Launch of UK biologists' 2001 science policy priorities. From the left: Jonathan Cowie, Lord Sainsbury (Science Minister), Pauline Lock and Kelly Mason (priority publication layout design), Dr Evan Harris (Liberal Party Opposition spokesman for science) and Professor Peter Caligari (Vice-President Institute of Biology ).

Subsequent to the above launch and UK general election the Science Minister invited discussion on the priorities. From left: Lord Sainsbury, Prof Peter Caligari and Jonathan Cowie.

'The Pharmageddon Now' House of Lords reception to address antibiotic resistance that linked in with a similar (Congress-venued) event organised by counterparts in the US. From left: Jonathan Cowie, Prof Nancy Lane (President Institute of Biology ), Andrew Lamb (Chair IoB Biomedical Sciences Committee), Lord Soulsby (House of Lords Science & Technology Select Committee), and sponsor representatives from Pfizer and Bayer.

The 2001 biologists' priorities document.

At the 2007 Parliamentary (Science) Links Day with low fossil air conditioning fan.

Bringing together Government Departments, Research Councils, industry and learned societies to address antibiotic resistance in both (human) health and agriculture.

Bioscience interactions

The sciences, or rather scientists, do not operate in a vacuum. They need funding (be it from industry or the state) and their output of discoveries (be it phenomena or from monitoring) have implications for society and the world. Scientists therefore need to have a dialogue (or dialogues) with society at large and with politicians in particular.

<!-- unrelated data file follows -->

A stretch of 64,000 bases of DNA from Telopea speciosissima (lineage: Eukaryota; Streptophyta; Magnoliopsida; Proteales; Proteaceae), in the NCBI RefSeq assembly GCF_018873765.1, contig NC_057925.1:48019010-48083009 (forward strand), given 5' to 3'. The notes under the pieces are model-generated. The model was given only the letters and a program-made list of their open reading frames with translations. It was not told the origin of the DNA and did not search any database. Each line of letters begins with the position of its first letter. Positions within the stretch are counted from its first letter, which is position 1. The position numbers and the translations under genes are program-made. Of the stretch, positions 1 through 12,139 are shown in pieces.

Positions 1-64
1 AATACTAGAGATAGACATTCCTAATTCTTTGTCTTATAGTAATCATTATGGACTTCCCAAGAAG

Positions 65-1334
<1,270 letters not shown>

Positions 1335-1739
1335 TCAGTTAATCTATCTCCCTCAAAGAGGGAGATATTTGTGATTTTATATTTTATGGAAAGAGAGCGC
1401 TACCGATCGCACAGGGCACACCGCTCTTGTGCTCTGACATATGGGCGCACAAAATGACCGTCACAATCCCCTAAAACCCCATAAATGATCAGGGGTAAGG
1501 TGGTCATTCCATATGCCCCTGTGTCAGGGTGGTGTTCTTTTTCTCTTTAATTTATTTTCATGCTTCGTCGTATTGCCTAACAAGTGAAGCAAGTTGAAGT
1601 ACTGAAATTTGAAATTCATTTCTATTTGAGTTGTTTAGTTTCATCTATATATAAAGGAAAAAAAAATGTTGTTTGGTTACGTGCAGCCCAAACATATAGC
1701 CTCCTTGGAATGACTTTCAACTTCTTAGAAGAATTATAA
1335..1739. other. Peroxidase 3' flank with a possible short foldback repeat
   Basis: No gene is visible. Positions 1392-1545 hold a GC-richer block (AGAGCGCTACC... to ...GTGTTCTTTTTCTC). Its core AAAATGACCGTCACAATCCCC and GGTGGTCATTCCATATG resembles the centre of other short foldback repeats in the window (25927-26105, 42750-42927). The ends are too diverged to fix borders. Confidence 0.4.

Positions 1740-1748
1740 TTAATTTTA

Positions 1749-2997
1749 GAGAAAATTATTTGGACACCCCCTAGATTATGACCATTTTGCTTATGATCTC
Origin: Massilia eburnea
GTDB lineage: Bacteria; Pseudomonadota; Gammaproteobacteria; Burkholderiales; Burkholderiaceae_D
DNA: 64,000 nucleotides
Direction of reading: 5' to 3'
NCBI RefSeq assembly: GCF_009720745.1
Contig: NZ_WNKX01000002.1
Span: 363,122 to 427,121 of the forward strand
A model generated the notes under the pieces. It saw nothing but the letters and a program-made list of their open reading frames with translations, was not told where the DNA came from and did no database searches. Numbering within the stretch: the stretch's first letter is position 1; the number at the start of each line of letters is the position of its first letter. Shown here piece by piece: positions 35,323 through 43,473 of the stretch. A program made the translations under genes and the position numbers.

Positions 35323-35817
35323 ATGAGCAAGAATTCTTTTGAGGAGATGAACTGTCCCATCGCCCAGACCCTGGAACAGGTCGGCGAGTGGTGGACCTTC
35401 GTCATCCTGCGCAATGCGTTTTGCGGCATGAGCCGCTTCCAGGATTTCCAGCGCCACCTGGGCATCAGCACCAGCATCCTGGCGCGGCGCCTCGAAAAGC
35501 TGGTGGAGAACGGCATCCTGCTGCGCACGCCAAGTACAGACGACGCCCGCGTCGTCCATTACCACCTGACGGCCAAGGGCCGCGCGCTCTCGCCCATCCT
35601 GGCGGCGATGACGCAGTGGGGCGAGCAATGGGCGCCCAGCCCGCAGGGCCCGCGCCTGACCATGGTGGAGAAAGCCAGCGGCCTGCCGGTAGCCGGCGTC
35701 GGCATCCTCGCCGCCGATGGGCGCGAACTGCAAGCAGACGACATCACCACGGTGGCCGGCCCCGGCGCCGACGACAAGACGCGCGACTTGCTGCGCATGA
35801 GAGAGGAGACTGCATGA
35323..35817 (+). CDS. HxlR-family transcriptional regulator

For many years since the 1980s to the present, Jonathan Cowie (occasionally with support from other Concatenation team members) has worked on such dialogues both independently and with others, (mainly) learned scientific voluntary societies both on a contractual basis (including when working on science policy with the Institute of Biology and as a volunteer. This has included compiling scientists' evidence in responses to over 100 policy consultations from UK Parliamentarians (mainly all-party Select Committees), Government Departments (Ministries) and their Agencies, not to mention occasionally from industry. This dialogue has not just been responsive but has also included presenting scientists' own concerns and agendas: for example, UK biologists science policy priorities based on a survey of scores of specialist voluntary science bodies. It has also included the organising of workshops, scientific symposia, and the publication of their proceedings. Press liaison work has also been undertaken and over a period of some two and a half decades has resulted in news coverage in both national and local UK newspapers (plus a few in other countries), items on national and local radio (including two full half-hour BBC Radio 4 programmes plus a few items on foreign radio) and UK national and local TV (including one half-hour BBC TV school's programme). Press liaison coverage has also resulted in many items in the specialist science press.